Man, there were some beauties to be seen on this journey, and, rich or poor, they’d always make some effort to be decked out in their best clothes, clean or not, once word had spread that the prince was searching the land for the perfect one he’d met at the ball, the one who hadn’t left her name (more work for me, of course). Anyway, some of the offers these girls made him—or worse, the girls’ mothers!—well, just don’t get me started! Now of course, I wouldn’t have minded taking his place in any of those activities—you know how they’ll sometimes have some poor unlucky bastard stand in for a prince if he has to fight or something?—but do you think he ever offered me the chance? Not even once. As for the women, do you think they even saw me with a prince in the room? No, I was just the one they’d glance at briefly as I knelt at their feet, before they’d turn their gaze right back to the man, who’d just be beaming at them royally.

Now let me tell you about their feet.

A lot of the poorer women never even wore shoes, of course, but just the same they had to be trying on that precious slipper like everyone else. The soles of their feet were always rough and dirty, but there was an incredible strength there too, in the veins that pulsed across the skin, in those terrible, magnificent calluses. Usually, lost in their own reveries, they wouldn’t even notice as my hands ran along the length of their arches, slowly, taking advantage of that moment, feeling all the work they’d ever done in their lives. On one occasion, a woman actually gasped and for a brief second I caught her eye. My hands began to shake. She looked as though she wanted to smack me, or possibly, make love to me, it was hard to tell. I had to look away. Soon it was over.

The rich women were different. Their feet, though not as strong by any means, were certainly clean and quite delicate; sometimes their toenails were painted, some even wore tiny rings on their toes. That was something to see. The initial look on their faces was always the same: hopeful, always hopeful, as though I could work some kind of magic, as though it were up to me to come up with the perfect fit. Then their attention would snap right back to your man, who was always, of course, all smiles. So I took a few chances with these women too. Sometimes my hand, resting on an ankle, would slide a little upwards, nearly approaching the full-length skirt that they had so boldly lifted up to me just seconds earlier. That feeling was electric, it was indescribable, and sometimes I was afraid that I might gasp aloud just like that young peasant woman had done, though I must say the brief looks I got from some of these women were not nearly so kind. And they too made me look away.

But, as in every case, soon would come the inevitable sobbing, the pleading, and Charming would have to apologize once again, profusely and ever so sadly, and we’d be out the door as fast as we could. Weeks of this really did him in.

There was one night where, thoroughly exhausted as well as disappointed, he turned to me and said in the saddest voice you ever heard, “I shall never find her! This has all been in vain! Let us return home now.” So of course I took pity on him, anyone would have. As much as I wouldn’t admit it at the time, the thrill of it all was completely addictive; I never wanted it to stop. And I told him there was just one house left in the area. Just one left. We ought to stop by there, I said, have a meal perhaps (it looked like there might be food there), maybe rest for the night, and in the morning return home. He nodded solemnly, in that way he has, not saying a word. I guess you know whose house this one was. I led him there myself. I led him, and so ended the search forever, and my one true adventure.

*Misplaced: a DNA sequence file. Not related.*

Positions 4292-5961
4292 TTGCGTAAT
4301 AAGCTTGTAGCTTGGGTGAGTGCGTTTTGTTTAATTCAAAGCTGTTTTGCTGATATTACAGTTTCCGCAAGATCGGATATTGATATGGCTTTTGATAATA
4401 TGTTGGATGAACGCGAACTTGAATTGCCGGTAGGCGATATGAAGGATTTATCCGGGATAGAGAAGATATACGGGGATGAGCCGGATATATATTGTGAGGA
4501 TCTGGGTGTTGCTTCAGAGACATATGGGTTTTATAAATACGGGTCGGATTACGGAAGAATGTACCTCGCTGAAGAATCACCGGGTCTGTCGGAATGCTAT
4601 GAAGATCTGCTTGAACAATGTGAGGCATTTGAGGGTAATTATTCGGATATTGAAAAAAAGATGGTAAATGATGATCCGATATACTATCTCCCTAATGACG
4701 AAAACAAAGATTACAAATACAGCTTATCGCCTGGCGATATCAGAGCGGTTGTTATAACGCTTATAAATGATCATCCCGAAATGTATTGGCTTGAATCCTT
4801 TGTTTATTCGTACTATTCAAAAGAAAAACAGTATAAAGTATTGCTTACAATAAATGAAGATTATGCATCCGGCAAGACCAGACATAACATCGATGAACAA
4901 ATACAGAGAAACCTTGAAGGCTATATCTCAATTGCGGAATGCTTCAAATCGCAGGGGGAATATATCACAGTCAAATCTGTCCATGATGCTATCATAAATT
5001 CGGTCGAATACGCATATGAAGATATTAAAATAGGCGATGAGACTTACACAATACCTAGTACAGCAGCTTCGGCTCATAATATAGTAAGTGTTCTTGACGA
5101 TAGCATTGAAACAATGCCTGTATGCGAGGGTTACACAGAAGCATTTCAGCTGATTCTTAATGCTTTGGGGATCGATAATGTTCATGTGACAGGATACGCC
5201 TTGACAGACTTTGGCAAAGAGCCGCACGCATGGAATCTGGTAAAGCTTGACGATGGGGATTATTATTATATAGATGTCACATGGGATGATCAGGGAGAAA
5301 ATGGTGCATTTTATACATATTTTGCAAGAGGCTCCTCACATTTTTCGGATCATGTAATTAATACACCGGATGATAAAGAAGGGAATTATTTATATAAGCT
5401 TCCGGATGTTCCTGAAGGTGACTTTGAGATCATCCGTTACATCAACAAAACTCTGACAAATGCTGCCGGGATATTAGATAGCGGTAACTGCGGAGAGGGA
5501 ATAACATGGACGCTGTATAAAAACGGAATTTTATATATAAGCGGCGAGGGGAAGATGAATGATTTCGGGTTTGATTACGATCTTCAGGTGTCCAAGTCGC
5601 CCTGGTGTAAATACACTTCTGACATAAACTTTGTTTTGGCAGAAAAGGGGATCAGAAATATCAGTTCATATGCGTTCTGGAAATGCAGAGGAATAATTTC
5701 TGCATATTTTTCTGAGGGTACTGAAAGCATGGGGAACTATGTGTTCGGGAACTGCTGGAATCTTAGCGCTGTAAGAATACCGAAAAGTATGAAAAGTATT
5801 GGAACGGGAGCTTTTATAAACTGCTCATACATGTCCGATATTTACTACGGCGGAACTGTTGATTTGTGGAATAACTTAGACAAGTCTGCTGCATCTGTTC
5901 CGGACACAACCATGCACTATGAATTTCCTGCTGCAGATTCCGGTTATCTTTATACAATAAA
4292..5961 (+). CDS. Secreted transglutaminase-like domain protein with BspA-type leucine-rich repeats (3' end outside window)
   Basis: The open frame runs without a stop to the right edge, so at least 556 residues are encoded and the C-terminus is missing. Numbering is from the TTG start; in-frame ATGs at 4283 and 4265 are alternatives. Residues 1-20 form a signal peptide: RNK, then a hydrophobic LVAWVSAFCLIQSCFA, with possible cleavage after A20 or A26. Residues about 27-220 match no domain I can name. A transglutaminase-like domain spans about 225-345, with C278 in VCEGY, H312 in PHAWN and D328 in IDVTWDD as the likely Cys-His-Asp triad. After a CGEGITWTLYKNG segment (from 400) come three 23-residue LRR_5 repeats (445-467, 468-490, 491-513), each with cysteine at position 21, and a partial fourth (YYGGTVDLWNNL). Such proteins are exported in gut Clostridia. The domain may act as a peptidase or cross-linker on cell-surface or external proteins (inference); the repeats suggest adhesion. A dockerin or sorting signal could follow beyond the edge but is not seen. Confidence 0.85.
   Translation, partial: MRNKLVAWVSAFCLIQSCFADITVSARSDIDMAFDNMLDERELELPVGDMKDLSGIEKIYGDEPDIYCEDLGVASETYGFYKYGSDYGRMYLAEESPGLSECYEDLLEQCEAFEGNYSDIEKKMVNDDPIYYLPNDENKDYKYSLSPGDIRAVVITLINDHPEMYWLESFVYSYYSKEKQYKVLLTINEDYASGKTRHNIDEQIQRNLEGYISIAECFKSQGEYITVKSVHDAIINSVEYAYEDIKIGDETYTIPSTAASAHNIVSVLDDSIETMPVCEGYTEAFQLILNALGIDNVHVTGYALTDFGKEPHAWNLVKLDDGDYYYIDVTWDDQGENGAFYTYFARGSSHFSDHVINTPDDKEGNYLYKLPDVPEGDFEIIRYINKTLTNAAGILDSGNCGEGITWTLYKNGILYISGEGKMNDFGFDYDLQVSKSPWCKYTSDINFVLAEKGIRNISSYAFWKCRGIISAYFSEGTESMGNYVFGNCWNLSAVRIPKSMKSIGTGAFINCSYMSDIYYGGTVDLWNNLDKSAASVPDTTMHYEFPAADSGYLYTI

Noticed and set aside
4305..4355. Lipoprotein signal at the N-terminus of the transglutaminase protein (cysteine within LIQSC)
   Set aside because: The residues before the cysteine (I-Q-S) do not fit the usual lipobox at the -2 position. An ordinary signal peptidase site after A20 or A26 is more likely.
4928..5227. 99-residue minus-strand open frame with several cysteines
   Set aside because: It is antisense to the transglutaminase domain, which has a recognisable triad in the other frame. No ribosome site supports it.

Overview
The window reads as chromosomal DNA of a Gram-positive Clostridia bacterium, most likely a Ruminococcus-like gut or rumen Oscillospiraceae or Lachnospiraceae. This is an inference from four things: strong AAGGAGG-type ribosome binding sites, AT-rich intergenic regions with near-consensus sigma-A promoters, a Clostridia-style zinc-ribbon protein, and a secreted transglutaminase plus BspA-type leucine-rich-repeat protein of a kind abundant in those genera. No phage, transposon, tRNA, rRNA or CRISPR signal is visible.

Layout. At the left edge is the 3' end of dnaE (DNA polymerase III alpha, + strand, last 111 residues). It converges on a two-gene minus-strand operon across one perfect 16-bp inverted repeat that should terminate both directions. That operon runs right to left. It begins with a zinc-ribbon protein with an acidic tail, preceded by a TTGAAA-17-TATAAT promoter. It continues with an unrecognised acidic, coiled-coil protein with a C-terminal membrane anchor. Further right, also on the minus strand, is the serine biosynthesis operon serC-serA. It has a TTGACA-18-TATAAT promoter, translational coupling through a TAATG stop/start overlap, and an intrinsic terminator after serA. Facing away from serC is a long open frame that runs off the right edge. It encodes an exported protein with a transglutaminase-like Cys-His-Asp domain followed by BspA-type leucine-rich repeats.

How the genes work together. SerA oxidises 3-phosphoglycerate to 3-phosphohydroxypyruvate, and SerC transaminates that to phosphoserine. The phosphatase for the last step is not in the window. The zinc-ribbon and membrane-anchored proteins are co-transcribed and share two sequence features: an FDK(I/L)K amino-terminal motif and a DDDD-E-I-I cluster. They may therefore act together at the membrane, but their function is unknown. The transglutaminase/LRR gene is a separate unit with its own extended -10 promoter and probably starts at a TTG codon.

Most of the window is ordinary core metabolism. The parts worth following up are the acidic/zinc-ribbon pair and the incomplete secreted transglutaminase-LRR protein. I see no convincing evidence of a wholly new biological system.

Every so often I find myself thinking about what might have happened had we not gone into that last house. Would we still be riding all over the lands searching out every home for every woman living within? Would one day one of them, perhaps in an unguarded moment, have turned away from our hero and glanced back at me, and there, in my face, noticed what would have been a perfect fit? And there would I have found the wife that has long been denied me?

Fortunately there is a lot at the palace that keeps me busy these days, and I don’t have much time to think about anything except the happy couple’s happiness. Who knows if their life is as blissful as they hoped? They seem pretty content, they have a lot of time to themselves to do whatever it is they do. This might be the secret, you know, but who except a royal family can afford such luxury? As for me, what I have are the memories of a time when anything seemed possible, when the future seemed wide open, and the tedium had all but lifted from my life for good.

So the last house. Do you want to know about the house? It was a simple cottage, clean and well-kept. The door had a knocker on it; in fact, it was the nicest thing about the place, intricately carved, old but still functional. We stood there and waited, me balancing the delicate weight in one hand, reaching up to the door with the other. The prince, he just simply stood, an almost beaten man, hands at his sides. I had to knock three times before someone came to the door.